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Ball Painting
Type: Crafts   Skills: Critical ThinkingPhysical & Motor Skills
Ball Painting is a fun activity where kids use balls, rather than brushes, to create an abstract work of art. Ball Painting
What We Learn
The activity encourages kids to use both their fine and gross motor skills in order to paint with the balls. It also introduces them to color mixing, as well as concepts such as size and sequencing. Most of all, it’s a fun activity for the kids which encourages their creativity.
Supply List
Box lids or clear plastic container
Construction paper
Balls of various sizes, colors, textures
Tempera paints (in various colors)
Tongs or spoons
First, set up your painting area by pouring different colors of tempura paint into bowls. Also, set out balls of various colors, textures and sizes. Balls with different textures can create some interesting patterns and designs. Remember, the balls should be small enough that the children can dip them in the bowls filled with paint.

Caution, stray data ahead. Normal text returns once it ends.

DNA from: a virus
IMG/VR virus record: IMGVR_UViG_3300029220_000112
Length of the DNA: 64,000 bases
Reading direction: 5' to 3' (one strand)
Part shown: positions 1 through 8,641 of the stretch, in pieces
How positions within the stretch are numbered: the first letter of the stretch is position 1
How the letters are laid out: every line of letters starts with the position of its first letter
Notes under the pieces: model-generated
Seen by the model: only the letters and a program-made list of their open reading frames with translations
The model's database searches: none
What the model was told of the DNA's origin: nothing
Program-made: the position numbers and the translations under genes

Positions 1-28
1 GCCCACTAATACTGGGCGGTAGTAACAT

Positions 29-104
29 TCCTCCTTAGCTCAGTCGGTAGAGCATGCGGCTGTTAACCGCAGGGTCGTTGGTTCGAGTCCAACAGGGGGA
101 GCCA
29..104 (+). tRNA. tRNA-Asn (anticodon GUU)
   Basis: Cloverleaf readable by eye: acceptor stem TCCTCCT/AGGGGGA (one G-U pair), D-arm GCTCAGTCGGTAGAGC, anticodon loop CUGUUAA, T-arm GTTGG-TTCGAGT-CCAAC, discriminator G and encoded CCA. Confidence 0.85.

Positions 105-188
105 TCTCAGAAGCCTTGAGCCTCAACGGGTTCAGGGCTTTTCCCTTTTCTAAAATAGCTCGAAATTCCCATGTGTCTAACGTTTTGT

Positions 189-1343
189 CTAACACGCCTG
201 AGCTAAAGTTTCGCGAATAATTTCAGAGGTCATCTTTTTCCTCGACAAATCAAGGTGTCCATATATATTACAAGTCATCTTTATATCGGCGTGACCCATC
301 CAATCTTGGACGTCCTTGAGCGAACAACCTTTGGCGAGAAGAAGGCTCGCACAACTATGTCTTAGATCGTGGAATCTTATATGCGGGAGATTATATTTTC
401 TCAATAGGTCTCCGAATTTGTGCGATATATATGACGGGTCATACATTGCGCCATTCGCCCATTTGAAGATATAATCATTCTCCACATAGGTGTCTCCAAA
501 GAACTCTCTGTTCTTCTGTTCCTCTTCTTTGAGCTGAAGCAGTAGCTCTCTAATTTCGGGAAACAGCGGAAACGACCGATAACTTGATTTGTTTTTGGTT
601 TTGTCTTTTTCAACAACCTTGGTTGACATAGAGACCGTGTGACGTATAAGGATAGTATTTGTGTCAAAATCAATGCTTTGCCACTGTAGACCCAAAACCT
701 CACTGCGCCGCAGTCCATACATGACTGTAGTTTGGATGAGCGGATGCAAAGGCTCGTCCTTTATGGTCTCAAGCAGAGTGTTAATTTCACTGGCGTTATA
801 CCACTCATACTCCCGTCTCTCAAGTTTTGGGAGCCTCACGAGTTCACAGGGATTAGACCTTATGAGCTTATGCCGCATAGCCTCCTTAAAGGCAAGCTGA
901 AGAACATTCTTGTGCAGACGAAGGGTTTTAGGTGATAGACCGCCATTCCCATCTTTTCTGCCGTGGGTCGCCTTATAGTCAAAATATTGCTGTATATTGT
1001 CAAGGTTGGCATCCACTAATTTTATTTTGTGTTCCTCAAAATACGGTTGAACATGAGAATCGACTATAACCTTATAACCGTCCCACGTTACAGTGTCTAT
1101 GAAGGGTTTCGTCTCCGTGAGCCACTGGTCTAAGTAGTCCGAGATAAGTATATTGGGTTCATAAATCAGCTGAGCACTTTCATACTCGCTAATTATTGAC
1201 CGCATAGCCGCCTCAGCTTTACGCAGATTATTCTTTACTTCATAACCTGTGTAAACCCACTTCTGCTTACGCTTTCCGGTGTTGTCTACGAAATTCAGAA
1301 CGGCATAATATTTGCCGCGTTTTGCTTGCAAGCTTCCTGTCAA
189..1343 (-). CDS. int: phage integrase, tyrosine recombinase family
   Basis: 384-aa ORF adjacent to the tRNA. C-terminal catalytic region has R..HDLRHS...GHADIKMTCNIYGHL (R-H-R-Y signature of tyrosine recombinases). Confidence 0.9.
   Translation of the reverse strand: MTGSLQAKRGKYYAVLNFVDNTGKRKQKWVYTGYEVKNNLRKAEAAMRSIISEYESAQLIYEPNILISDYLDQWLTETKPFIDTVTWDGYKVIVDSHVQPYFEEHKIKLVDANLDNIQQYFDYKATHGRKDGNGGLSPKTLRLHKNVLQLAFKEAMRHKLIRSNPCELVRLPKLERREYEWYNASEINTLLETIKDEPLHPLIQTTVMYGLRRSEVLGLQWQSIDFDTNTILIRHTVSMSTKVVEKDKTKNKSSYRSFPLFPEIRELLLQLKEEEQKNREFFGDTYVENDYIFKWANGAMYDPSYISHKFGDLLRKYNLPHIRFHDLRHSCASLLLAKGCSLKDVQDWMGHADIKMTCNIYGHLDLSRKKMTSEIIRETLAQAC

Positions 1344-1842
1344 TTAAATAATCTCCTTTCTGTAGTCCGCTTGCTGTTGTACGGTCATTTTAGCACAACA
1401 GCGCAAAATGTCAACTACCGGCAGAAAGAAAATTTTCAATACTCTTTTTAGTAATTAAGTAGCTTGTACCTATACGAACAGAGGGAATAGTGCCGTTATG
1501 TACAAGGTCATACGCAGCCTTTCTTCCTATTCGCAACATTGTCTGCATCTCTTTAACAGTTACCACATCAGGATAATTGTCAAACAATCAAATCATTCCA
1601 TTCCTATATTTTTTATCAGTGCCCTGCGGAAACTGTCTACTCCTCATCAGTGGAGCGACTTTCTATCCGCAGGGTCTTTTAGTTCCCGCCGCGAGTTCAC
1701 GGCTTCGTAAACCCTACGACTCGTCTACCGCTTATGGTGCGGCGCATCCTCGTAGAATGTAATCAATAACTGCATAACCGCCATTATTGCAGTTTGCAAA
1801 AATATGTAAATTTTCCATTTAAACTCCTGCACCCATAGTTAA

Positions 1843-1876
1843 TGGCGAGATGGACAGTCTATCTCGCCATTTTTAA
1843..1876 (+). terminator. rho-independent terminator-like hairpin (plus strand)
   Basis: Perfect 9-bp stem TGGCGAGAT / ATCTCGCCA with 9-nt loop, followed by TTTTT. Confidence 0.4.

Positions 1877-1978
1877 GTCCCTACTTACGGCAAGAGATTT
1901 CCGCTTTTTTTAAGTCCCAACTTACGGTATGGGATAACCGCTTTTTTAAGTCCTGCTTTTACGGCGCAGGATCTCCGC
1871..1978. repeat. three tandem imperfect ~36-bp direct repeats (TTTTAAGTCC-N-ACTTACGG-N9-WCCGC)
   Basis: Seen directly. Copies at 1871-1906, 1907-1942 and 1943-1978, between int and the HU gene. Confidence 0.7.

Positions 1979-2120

Give each of the children a box lid or clear plastic container. The box lid or container needs to be big enough to place a piece of construction paper at the bottom.

Next, have the children choose a piece of construction paper which will serve as the canvas for their painting. Place the construction paper at the bottom of the box lid or plastic container. (You may want to tape the corners down to prevent the paper from sliding all over the place.)

Then, have the children create their artwork by taking a ball, dipping it in paint, and then placing the ball in their box lid or container. If their motor skills are developed enough, they can use tongs or slotted spoons to try to hold onto the ball while dipping it in paint and placing it onto their box lid or container. Otherwise, they can use their hands to grab onto the ball.

Once the ball is in their box lid or container, have the children use their arms to hold the box and tilt it, making the balls roll around inside the box. The balls will leave a trail of paint behind, creating interesting patterns and designs.

Children can choose new balls, colors, or textures any time during this process, until they’ve completed their artwork. To help children understand colors, try to match the color of the ball with the color of the paint. For instance, pair the yellow tennis ball with the bowl full of yellow paint. Put the white golf ball, with the white paint.

Encourage the children to discuss what’s going on during the activity. Have them make predictions about what will happen when they mix colors. Use language to talk with the kids about what is happening on their papers and why. Ask the children identify whether their balls are smooth, shiny, bumpy, etc.
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